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Who’s behind the 2020-21 Forced Migration & Displacement Giving Project?

The 2021 Forced Migration & Displacement Giving Project is a cohort of 18 non-profit workers, public servants, artists and creatives, teachers, youth workers, fundraisers, organizers, tech workers, and parents living in and around Seattle. Our cohort is multiracial, cross-class, and multigenerational. Many of us are first or second generation immigrants, or our lives have been deeply impacted by immigration and displacement.

Living in Seattle, we’ve seen our neighborhoods and the city change drastically, re-shaped by capitalism, racism, and climate change. As we watch our Black and brown communities and neighbors experience disinvestment, our cohort is committed to making sure that there are spaces and places for our collective histories, futures, and creativities.

Screenshot of a zoom call with the forced migration and displacement 2020 cohort smiling at the camera.

The 2020-21 Forced Migration & Displacement Giving Project cohort

As a collective, we believe Black liberation and Indigenous sovereignty is essential to the liberation and well-being of all people. Through these actions we seek to actualize this commitment: 

  • Engage in deep reflection and authentic communication to build relationships within the cohort, and challenge each member to think about their own personal connection to forced migration and displacement.
  • Commit to collective political education as a cohort to build common organizing foundations that support truly centering Black liberation and Indigenous sovereignty in the process of resisting migration and displacement.
  • Invest and raise $200,000 in a way that leverages and emphasizes community care to fund organizations that center Black liberation and Indigenous sovereignty and work to address forced migration and displacement.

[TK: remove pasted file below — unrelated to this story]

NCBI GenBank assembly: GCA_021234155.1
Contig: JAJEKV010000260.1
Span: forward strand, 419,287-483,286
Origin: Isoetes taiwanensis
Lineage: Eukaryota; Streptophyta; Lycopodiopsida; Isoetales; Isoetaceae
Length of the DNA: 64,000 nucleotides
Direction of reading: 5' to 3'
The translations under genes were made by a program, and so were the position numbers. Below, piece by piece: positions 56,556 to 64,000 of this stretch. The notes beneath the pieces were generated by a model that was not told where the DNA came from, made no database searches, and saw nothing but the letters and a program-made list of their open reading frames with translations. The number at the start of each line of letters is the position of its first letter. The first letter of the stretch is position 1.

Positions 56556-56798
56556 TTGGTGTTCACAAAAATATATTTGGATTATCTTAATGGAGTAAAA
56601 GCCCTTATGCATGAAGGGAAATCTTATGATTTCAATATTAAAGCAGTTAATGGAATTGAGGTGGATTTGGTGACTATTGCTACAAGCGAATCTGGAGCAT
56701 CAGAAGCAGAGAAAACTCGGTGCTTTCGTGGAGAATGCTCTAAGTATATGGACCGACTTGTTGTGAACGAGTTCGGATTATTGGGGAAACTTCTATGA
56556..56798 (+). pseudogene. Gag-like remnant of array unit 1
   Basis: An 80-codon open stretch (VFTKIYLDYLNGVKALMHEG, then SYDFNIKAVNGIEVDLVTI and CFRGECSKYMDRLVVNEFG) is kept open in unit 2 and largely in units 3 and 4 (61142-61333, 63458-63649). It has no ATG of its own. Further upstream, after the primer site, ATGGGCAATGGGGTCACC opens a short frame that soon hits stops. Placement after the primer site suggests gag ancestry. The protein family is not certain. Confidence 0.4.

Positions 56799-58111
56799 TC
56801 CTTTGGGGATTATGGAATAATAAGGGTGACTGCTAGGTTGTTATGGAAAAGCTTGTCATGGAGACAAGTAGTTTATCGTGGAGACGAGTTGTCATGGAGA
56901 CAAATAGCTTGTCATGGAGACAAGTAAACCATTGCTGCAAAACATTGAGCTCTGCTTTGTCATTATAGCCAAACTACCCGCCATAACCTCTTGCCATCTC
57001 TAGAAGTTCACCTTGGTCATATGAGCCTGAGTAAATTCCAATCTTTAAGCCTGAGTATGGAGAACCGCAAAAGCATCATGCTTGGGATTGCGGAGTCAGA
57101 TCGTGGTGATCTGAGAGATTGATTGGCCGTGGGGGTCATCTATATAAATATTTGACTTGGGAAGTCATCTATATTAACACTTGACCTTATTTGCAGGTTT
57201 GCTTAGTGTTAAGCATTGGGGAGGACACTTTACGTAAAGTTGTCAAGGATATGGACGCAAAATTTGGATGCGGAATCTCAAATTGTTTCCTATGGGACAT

What is forced migration and displacement?

“Forced migration and displacement” describes what happens when people are coerced to move from one place to another against their will, as the direct or indirect result of the actions of people with more institutional power.

This can include…

  • Black, Indigenous, and communities of color, and other minoritized groups being pushed out of their historical neighborhoods because of gentrification or identity-based persecution
  • People immigrating to different regions or countries because of violence, instability, climate change, or poor economic conditions in their home region
  • Indigenous people forced to leave their homelands and/or live in a limited area because of colonial violence

People should be able to put down roots and thrive where they feel at home. Communities build power and wellbeing when their interdependence isn’t interrupted by racism, poverty, and violence. 

Our Giving Project is committed to resourcing grassroots organizing that disrupts forced migration and displacement because the people who are closest to the problem are closest to the solution.

What is a Giving Project?

Learn about Social Justice Fund’s Giving Project model here.

How does donor organizing make change?

We define donor organizing as people coming together to sharpen their analysis and develop tools to collectively and strategically fund grassroots social change. A donor organizer is any person committed to not only making a meaningful gift on their own, but also educating and organizing their community to resource a movement with money, power, and community support.

 

How can I support the 2020-21 Forced Migration & Displacement Giving Project?

  1. Donate to our Giving Project!
    • If you were asked by a Giving Project member, make sure you include their name in the comments field as well
  2. Share our work. Ask others to donate to our Giving Project!